I respect decent public workers and have always appreciated their efforts.. but I HATE Miami Beach police. They are the most arrogant pricks I've ever encountered in any state. They give the police force itself a BAD NAME and they are seriously OVERPAID!The Miami Beach Police force is an embarrassment to all of the 'good' cops out there (IF they exist at all but you will never find one in MB that's for sure!) DIRTBAGS!!

Sioux Vargas
Sioux Vargas

We need to treat these criminals like they do in China: Quick trial, restitution to the victims and execution for the perpetrators. Thats the only way we will be able to clean up the department

Richard
Richard

The solution is fewer cops. That means YOU have to protect yourself next time a big ugly guy is beating on your door, or on you. If there are enough cops to get to your door within three minutes of a home invasion, then there are enough cops to turn against YOU when they have nothing better to do. When their budgets are tight, they start giving tickets for 26 mph in a 25 zone. They start tasering confused old ladies who won't sign the ticket. They shoot and kill a crazy old lady because they aren't brave enough to take a broomstick away from her. They beat down a college student for making faces at a police horse. Then there are the lawsuits the city has to pay for cops with anger management issues. Let's see how few cops we really need.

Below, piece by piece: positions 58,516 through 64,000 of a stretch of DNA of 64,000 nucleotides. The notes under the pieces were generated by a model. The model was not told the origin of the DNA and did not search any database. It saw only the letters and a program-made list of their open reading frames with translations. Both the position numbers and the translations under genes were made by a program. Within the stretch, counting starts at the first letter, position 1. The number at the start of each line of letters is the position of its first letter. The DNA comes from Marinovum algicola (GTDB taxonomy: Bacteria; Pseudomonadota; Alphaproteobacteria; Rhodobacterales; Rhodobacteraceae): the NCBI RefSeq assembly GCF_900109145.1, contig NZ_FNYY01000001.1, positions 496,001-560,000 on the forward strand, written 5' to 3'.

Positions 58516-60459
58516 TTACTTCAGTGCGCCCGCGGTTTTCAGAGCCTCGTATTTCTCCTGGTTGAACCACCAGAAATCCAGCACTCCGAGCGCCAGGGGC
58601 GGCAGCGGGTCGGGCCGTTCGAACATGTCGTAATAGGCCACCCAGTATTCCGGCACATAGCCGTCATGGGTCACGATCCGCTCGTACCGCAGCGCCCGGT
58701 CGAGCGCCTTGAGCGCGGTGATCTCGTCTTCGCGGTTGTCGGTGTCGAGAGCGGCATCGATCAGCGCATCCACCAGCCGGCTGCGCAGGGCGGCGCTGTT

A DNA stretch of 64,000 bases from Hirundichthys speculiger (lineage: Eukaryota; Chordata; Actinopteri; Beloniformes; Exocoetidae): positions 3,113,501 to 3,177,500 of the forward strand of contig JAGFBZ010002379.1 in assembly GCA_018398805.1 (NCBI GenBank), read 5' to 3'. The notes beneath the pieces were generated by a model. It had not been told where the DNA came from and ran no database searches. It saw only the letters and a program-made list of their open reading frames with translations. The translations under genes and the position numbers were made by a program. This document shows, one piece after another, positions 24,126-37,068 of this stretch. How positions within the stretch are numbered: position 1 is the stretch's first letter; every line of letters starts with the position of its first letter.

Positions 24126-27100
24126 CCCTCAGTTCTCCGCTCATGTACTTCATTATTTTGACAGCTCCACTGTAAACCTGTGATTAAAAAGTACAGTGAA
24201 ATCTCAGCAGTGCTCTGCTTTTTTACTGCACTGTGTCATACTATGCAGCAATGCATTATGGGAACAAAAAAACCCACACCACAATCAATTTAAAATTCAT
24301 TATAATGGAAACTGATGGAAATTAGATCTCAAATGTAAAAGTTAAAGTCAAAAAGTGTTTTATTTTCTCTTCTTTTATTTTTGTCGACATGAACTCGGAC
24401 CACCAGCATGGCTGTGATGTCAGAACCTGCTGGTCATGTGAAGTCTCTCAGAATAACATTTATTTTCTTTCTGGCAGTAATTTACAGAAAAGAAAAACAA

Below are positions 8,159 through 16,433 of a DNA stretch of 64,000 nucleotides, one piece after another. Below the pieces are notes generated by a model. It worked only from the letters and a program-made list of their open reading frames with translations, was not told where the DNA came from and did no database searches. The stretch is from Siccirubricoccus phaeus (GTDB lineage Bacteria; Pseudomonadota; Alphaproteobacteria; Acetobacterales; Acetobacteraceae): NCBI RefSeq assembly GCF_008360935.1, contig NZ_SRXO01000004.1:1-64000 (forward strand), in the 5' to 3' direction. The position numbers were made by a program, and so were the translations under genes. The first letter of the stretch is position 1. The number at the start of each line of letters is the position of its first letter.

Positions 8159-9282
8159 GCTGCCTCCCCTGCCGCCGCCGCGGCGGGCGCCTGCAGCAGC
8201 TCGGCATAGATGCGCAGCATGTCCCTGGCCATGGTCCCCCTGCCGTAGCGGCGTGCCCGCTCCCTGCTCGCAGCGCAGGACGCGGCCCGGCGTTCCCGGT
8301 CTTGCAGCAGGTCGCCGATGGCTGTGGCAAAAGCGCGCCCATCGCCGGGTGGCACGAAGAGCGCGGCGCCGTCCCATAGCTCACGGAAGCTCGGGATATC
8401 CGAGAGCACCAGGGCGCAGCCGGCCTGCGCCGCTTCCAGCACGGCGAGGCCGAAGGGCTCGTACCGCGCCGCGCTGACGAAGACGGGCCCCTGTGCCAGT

j r
j r

I laugh every time I see on the news about some cop getting it. When those four got it in Oakland and then four in Seattle I laughed for days. Cops are just thugs in uniforms.

Jeff
Jeff

Good for them!

Celso Magalhaes
Celso Magalhaes

Dear sir- I was stopped by a police officer at 5AM when I was driving to work. I live at the 1300th block of Miami Gardens drive. He stopped me at 8th Ave. He stated that I was driving 63 miles per hours in a road at is 30MPH. I know that Officer REGINALD JOSEPH MYRTH was not telling the truth. Reading your article in the New times, I was very upset. I felt that The policer office did create a false case to earn more money. I am very aware of the amount of over time they earned. But I did not know how big is this issue. When I went to court to dispute this case, I pleaded not guilt, but my attorney did not showed up. I was assessed $488.00 plus 4 points in my DL. I contact my attorney to request a motion. which was granted to April 22nd. at 2PM at 1351 NW 12 street Court House. I would like to know Officer Myrth 2009 earnings. Moreover, What can I do to even support my case. I know this is a rip off and I need to prepare myself. Celsomag@gmail.com ( case # 1289FVE)

Patrick  A.
Patrick A.

Every time I hear one of these filthy PIGS get killed,I rejoice,the majority of them are Criminals in uniform.Those that sits there and look away are just as bad.

Jose
Jose

The police standards in Miami are incredibly low . I have been over-seas and find this even lower.

Much of the low standards here have to do with a state attorney general who seem's to be asleep when it comes to political corruption and political corruption equals "some" unethical police and city officials.

roy
roy